Memory encoding at the primed auditory inputs
Next, we explored the encoding of fear memory at the manipulated inputs. We first confirmed that fear memory formation was normal in this priming condition. We performed both EFP recordings and behavioral tests on the same animal (Fig. 1g–i). One day after post learning EFP recordings, animals were tested with a photostimulation of the inputs and subsequently with a conditioned tone. As before, LTP was induced in the opto-FC condition but not in the control FC (Fig. 1h). Animals in the opto-FC group displayed significant freezing to the photostimulation of the inputs compared to baseline level but not in the control group. Animals from both groups displayed similar level of freezing to the tone CS (Fig. 1i). To determine memory encoding at the targeted auditory synapses, we examined whether fear memory retrieval depends on these synapses. To this end, we optogenetically silenced these synapses during memory retrieval. We employed a bidirectional optogenetic manipulation by using the AAV encoding both ChR2 and halorhodopsin (eNpHR3.0) under the human synapsin promoter (AAV-hSyn-ChR2-2A-eNpHR3.0-EYFP)23,24. We verified this approach using in vivo multiunit recording in the LA of anesthetized mice combined with optogenetic stimulations in two different locations (Fig. 1j, l). The 473-nm blue light illumination (activating ChR2) to the soma of neurons infected with the AAV in the AuV/TeA (Fig. 1j) or MGm/PIN (Fig. 1l) induced an increase in firing rate in the LA neurons. This increase, however, was suppressed by simultaneously delivered 561-nm yellow light (activating eNpHR3.0) to their axonal projections in the LA (Fig. 1k, m). For the behavioral tests, we injected the AAV-hSyn-ChR2-2A-eNpHR3.0-EYFP virus into the bilateral auditory regions, and chronically implanted an optic fiber above the LA for light delivery (Fig. 1n). We trained these mice with opto-FC or FC protocol. Next day, mice were tested with tone under two different experimental conditions (Fig. 1o, q). In ON-OFF condition, yellow light was delivered for optical silencing during the first 1-min of tone presentation followed by another 1-min of tone without the light. In OFF-OFF condition, the only tone was presented without light during entire 2-min of the test session. Compared with OFF-OFF control group, silencing the manipulated inputs caused significantly reduced freezing to the tone in ON-OFF group (Fig. 1o, p), indicating a disruption of memory retrieval by silencing. This effect was specific to silencing such that there was no significant group difference in freezing during the light OFF period. It was also specific to the priming condition. Without the priming procedure, the input silencing alone did not affect memory retrieval as shown in FC control condition (Fig. 1q, r). Moreover, when we used different opto-stimulation protocols during the priming period by which LTP was not induced at the opto-stimulated synapses, the silencing did not affect memory retrieval (Supplementary Fig. 3).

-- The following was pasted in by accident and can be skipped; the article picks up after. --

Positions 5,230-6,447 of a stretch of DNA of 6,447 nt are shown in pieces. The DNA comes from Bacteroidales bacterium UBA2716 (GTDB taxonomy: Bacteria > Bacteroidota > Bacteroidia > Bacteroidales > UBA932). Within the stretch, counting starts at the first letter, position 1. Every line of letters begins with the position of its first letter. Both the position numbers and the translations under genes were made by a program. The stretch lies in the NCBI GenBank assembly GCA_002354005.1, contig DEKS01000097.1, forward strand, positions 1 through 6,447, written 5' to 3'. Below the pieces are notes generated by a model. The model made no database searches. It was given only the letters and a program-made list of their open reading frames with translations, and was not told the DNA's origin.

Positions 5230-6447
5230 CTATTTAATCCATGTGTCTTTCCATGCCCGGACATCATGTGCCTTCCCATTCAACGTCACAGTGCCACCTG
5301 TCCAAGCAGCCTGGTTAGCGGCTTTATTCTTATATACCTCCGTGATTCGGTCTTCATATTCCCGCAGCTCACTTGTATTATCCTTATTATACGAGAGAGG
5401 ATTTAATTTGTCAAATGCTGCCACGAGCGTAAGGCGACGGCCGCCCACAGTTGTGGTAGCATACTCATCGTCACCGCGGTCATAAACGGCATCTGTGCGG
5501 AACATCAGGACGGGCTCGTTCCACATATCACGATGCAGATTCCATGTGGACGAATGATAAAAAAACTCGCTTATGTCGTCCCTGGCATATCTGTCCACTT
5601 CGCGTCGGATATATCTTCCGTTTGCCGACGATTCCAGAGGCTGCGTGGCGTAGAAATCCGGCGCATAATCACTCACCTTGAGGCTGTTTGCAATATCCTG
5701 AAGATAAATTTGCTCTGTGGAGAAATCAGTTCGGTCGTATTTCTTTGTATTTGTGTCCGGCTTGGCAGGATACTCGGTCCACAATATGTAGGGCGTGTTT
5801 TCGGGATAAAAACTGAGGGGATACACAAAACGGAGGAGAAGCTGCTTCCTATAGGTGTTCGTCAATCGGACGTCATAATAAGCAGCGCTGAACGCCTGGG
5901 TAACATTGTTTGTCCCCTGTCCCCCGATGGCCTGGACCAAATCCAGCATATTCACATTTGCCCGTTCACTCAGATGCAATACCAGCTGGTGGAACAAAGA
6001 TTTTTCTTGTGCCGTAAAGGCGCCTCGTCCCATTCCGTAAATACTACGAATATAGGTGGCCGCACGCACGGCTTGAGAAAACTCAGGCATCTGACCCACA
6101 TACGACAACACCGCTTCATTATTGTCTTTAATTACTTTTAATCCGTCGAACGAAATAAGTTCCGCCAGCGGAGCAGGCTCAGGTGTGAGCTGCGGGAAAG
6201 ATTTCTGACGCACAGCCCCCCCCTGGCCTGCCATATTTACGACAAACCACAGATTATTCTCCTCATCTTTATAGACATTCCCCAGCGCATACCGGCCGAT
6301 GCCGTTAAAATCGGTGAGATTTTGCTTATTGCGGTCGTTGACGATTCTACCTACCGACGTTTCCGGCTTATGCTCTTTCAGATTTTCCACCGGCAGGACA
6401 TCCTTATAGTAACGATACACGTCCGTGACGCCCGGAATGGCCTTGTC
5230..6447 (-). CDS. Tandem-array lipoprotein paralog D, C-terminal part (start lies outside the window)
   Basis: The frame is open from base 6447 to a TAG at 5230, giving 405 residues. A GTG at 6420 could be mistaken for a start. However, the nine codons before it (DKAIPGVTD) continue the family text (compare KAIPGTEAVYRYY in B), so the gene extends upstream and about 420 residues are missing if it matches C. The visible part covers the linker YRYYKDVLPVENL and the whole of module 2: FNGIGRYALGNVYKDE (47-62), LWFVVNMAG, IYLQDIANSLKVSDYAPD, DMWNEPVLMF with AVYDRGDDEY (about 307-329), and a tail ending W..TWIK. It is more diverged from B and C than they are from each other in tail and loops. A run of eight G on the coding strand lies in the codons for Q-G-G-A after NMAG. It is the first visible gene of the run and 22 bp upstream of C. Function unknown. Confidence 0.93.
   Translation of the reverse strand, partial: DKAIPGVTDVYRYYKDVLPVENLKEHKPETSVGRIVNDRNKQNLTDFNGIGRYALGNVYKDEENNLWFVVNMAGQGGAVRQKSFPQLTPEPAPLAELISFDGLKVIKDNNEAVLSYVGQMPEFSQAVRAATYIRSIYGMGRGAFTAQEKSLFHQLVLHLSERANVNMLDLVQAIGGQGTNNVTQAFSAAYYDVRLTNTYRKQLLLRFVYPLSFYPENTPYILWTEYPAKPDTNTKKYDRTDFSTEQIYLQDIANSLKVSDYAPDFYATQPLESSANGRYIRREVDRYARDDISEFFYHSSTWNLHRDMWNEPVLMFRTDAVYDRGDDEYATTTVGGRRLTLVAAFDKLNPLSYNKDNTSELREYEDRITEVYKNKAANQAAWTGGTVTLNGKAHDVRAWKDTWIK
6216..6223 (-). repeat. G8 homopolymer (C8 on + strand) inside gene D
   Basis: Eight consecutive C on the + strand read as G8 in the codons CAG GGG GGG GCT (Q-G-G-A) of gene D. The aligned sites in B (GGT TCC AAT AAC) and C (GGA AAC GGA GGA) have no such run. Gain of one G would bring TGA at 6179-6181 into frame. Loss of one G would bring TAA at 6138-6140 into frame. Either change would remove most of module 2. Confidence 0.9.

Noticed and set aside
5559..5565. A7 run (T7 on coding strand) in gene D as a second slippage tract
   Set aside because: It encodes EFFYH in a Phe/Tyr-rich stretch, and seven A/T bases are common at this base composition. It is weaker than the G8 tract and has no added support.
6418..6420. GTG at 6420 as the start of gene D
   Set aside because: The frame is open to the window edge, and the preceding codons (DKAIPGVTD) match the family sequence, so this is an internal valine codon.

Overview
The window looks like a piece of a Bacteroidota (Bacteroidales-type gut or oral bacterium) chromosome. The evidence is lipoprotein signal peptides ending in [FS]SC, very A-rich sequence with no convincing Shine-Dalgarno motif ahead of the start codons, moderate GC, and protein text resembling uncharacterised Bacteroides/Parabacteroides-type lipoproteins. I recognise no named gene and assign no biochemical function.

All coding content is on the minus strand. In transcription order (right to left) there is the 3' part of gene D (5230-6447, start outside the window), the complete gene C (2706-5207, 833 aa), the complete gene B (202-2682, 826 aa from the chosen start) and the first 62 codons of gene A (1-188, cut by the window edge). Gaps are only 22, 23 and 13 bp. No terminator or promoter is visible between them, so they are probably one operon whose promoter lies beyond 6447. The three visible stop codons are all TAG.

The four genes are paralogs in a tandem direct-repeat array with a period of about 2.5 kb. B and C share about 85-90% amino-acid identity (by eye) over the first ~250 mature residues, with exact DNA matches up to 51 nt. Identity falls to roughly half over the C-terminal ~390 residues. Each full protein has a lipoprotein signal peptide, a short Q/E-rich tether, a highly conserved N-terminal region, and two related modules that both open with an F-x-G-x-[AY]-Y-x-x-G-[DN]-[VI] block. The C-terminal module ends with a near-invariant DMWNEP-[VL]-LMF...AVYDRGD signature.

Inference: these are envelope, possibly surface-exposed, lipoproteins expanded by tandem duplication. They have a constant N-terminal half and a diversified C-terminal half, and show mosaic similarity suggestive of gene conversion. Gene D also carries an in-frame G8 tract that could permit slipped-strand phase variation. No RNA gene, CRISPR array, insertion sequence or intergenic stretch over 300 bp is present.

We next tested whether artificially stimulating these synapses may activate auditory fear memory retrieval. Upon retrieval, memory is known to enter a labile state vulnerable to amnesic agents such as anisomycin, a protein synthesis blocker25,26. Using naive animals, we confirmed such amnesic effect of anisomycin on fear memory in our condition. Immediately after fear memory retrieval test by the conditioned tone, animals were administered with either anisomycin or vehicle as a control (Supplementary Fig. 4a). Animals in the anisomycin group, but not in the control group, displayed a significantly reduced freezing to the tone during Test 2 (after anisomycin) compared with Test 1 (before anisomycin) (Supplementary Fig. 4b). Based on this reconsolidation concept, we tested whether auditory fear memory becomes vulnerable to anisomycin by artificially stimulating the targeted auditory inputs. We injected the AAV-hSyn-ChR2-Venus in the bilateral auditory regions. For the delivery of light and drug to the same sites in the LA, a custom-made fluid-optic cannula was placed above the bilateral LA (Fig. 1s). One day after opto-FC training, mice received either anisomycin or vehicle immediately after photostimulation of the inputs. The next day, these mice were tested with tone (Fig. 1t). Animals in the anisomycin group displayed significantly less freezing to tone compared with the control group (Fig. 1u). This amnesic effect was specific. When anisomycin was treated without the photostimulation, memory was not impaired (Supplementary Fig. 4c–e). Moreover, in no priming control group (FC alone), anisomycin did not produce the amnesic effect even with the photostimulation (Fig. 1v, w).